Driving home from New Jersey last Saturday night, my six-year-old son Jack looked toward the twinkling Manhattan skyline ahead and asked what those blinking red lights were, you know, “the ones way up high, close to the spire of the Empire State building.”
“Those are lights that let planes know they’re flying too close to a building,” my husband Tom said. “They help pilots avoid crashing into skyscrapers.”
“Oh,” Jack said, reveling in this new bit of trivia. “I guess they didn’t have those during 9/11. If they did, those pilots wouldn’t have crashed into the World Trade Center, right?”
My husband and I turned toward each other in the front seat, and I’m pretty sure we had the exact same expression on our faces—that of shock and delight at our child’s innocence. Basking in that warm and rosy glow of a child who can’t even comprehend why anyone would ever purposely fly a plane filled with people into a building filled with people, my husband softly responded, “Yeah. Something like that.”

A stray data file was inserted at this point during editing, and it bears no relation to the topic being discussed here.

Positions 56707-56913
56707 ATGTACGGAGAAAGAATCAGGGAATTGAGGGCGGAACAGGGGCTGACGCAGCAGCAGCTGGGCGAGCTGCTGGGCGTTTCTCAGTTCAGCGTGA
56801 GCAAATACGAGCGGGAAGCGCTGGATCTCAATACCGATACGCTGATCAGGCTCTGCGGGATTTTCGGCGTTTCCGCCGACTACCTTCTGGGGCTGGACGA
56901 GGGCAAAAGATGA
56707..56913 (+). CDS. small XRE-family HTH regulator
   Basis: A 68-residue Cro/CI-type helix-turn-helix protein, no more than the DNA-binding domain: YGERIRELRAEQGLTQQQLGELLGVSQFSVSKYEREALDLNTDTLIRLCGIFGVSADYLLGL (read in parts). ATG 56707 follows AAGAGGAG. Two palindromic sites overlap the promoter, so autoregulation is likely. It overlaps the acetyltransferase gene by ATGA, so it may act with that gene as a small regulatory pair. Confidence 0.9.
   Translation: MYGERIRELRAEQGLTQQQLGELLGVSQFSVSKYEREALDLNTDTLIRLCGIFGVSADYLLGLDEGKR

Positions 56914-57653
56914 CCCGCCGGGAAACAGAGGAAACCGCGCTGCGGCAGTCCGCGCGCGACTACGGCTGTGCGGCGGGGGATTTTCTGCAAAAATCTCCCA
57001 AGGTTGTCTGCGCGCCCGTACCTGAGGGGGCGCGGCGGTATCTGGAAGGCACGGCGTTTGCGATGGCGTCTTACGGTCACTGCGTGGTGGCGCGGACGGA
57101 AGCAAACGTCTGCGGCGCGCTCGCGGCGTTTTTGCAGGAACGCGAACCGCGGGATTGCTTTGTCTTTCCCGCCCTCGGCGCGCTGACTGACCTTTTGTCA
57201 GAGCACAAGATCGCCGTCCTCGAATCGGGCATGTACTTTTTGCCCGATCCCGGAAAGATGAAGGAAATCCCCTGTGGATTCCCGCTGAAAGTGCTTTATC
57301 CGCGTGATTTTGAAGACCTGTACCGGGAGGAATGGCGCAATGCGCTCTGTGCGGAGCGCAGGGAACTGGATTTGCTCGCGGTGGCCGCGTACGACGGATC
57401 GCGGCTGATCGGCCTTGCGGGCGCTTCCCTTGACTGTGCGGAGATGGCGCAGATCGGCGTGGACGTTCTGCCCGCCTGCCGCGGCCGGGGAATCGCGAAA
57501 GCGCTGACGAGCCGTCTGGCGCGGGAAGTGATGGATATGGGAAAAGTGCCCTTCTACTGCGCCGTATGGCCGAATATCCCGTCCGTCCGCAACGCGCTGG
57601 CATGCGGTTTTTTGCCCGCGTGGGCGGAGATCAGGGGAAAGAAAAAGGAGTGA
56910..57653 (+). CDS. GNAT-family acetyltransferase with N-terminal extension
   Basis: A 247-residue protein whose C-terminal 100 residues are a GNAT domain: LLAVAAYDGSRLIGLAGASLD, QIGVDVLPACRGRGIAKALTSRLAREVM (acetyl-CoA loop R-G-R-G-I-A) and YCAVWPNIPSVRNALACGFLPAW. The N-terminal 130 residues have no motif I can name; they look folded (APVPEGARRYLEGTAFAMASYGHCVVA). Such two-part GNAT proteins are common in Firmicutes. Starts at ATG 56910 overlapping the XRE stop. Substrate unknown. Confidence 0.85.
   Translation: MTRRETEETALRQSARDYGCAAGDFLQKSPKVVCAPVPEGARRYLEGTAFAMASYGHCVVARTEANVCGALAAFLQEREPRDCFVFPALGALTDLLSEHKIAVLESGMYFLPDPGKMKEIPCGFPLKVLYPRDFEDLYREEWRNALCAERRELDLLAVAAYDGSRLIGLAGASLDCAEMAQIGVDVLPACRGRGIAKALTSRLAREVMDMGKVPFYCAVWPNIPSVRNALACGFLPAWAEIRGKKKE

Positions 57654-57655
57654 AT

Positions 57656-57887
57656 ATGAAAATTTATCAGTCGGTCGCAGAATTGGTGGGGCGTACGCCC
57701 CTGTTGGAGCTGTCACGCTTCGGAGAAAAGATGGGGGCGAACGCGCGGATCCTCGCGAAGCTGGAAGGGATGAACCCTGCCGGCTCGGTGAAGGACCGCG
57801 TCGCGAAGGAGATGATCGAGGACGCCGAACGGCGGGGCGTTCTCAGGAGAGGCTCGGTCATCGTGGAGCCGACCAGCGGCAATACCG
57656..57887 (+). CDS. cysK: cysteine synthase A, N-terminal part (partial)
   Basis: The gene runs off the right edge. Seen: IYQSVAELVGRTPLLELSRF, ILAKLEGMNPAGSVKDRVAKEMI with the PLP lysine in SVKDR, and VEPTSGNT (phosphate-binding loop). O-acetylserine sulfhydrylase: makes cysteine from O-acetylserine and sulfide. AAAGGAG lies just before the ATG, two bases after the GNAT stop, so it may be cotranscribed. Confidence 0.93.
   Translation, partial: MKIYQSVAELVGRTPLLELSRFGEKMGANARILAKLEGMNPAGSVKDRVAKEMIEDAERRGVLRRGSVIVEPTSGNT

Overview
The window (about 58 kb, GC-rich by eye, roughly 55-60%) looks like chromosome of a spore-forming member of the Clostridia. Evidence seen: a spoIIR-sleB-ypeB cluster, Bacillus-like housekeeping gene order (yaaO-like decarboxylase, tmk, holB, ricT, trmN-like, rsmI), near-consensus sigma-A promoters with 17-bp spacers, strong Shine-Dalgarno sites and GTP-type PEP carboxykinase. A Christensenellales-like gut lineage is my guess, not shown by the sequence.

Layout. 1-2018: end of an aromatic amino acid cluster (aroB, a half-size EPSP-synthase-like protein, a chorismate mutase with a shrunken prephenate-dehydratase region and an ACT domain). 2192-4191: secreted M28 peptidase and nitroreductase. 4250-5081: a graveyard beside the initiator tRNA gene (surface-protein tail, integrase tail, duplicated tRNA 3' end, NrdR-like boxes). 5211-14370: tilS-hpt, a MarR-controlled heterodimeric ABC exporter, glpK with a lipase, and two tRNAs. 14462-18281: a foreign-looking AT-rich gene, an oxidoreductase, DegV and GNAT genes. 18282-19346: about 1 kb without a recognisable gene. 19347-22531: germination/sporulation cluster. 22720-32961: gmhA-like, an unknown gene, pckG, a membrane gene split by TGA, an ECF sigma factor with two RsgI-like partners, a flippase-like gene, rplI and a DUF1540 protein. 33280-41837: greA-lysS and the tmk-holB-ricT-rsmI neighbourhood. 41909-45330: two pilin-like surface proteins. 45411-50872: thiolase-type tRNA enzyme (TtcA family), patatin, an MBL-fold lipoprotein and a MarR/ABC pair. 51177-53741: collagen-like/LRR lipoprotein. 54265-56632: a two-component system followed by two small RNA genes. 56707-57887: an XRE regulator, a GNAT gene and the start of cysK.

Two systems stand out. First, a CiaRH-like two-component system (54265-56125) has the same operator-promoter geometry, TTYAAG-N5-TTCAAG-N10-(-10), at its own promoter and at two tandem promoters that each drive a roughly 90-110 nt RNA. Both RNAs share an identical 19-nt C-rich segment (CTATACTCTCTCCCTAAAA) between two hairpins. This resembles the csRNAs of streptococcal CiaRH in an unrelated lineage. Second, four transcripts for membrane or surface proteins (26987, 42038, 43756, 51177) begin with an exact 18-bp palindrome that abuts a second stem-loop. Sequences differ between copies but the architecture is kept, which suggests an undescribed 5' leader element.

Satisfied with that answer, Jack went back to poking his sister in her car seat.
“Wow,” Tom whispered. “He can’t yet comprehend that a person would actually do something that terrible.”
“I know,” I said. “But neither could we until it actually happened.”
After that exchange it occurred to me that in our lifetimes, we lose our innocence many times over. Even as adults. Evil comes at us in new and awful ways that are as startling as they are incomprehensible. And that’s what it’s been like for me writing about the Holocaust. Even though I know so much about it from years of reading and research, I continue to discover new and different ways in which the Nazis committed their dastardly deeds. It shouldn’t continue to amaze me, but it does. And I don’t want to lose that innocence. I want to still believe that there is good in this world. For now, I have my children to help me savor that innocence.